The Orb featuring Lee Scratch Perry - More Tales From The Orbservatory

by Daryl Worthington Rating:6 Release Date:2013-06-03

The Orb and Lee 'Scratch' Perry have both made a career out of creating a certain kind of deep, slow, relaxed music. The father of dub and one of the pioneers of ambient house music have, as expected, created an album that is so laid back it redefines horizontal.

It'd be wrong to say either of these artists has ever created 'chill-out' music so to speak. Although both employ different materials and means, they both work to create a form of psychedelia which is so stoned it floats, but is still grounded enough to be absorbed and danced to. It's only when they started their collaboration last year that it became so obvious the two sounds would merge so smoothly.

The tracks on this second collaborative album all follow a similar template. The smooth electronic production and warm synth-pads of The Orb are used to play dub-like rhythms, over which Perry drawls stream-of-consciousness lyrics. So the album begins with a soft drum-machine beat and stabs of reverby pads, over which Perry waxes lyrical about 'Fussball'. The track gradually settles into a bouncing groove as Perry does his best attempt to sound like a football commentator.

The highlight of the album is the second track 'Africa'. Opening with ethnic percussive samples, beautiful synths from The Orb begin to float over the groove. Subtle manipulations of Perry's voice vary the soupy texture, and provide a relief from his more lunatic rambles. The piece has a strong, absorbing groove which rises and falls but stays constantly engaging. It is probably the point in this collaboration where the two acts have mixed their approaches most effectively.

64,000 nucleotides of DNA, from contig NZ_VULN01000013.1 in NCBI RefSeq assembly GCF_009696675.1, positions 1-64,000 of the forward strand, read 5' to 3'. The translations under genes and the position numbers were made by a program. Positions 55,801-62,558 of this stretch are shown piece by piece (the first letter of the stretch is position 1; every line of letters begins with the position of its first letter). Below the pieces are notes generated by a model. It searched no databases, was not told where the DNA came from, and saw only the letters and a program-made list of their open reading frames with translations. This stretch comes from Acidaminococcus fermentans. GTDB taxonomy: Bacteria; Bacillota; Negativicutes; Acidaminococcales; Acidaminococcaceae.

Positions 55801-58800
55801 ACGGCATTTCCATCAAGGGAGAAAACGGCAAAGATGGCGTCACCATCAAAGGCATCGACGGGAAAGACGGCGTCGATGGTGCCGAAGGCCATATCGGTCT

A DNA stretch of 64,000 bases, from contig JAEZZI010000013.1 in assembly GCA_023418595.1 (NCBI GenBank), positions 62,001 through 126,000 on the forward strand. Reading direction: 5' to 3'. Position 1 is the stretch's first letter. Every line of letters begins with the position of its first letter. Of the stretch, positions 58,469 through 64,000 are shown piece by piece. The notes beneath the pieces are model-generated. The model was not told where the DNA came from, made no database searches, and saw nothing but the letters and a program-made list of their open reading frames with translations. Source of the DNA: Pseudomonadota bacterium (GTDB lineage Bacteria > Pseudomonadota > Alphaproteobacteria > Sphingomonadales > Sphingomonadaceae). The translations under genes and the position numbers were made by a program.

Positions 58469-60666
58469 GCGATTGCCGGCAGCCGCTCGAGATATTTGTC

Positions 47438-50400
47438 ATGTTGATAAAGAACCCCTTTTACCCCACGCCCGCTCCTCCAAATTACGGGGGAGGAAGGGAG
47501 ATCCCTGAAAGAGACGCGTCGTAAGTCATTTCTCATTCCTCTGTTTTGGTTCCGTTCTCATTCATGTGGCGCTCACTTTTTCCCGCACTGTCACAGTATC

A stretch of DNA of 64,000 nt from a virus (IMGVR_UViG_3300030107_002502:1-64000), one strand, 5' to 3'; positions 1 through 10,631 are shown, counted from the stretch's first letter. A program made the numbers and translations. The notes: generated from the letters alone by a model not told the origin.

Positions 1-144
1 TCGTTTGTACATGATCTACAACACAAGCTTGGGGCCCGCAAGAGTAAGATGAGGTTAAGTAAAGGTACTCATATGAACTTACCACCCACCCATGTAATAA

Both artists have defined themselves on the deeply textured music they make while maintaining a strong sense of danceable grooves. As you would expect, the production on this album is particularly lush. 'Tight Interlude' is a brief soundscape, mixing samples of TV chatter alongside unidentifiable instrumental loops, and begins to sound like a collaboration between the two that is more than just the sum of its parts. As the last few tracks float by, although the formula set out for the opening track is continued, the thick, complicated production is addictive, and the strong, deep basslines help pull one into the weird 'Orbservatory' they have created.

The album is made up of 11 tracks, five of which are instrumental versions of the longer tracks on the album (ie, all apart from the interlude). It's a nice touch, reflective of dub singles and albums from the past, to provide instrumental mixes of the tracks alongside the vocal ones, and here it is particularly beneficial, as it allows the listener to fully appreciate the lush depth in the arrangements. However, it also highlights the main weakness of the album.

The instrumental tracks feel lacking without Perry's vocals; pleasant, but vague and formless pieces of electronica. On the other hand, the versions with Perry are too distracting from The Orb's lush arrangements, with Perry's oddball proclamations sometimes becoming a little frustrating. This album has captured much of the vibe of the two artists. However, another component of each was refusal to repeat themselves, an ambition to always make something slightly unpredictable which separated them from the more generic examples of their respective genres. Unfortunately, as well executed as this collaboration is, it rarely sounds like anything more than just the sum of its parts.

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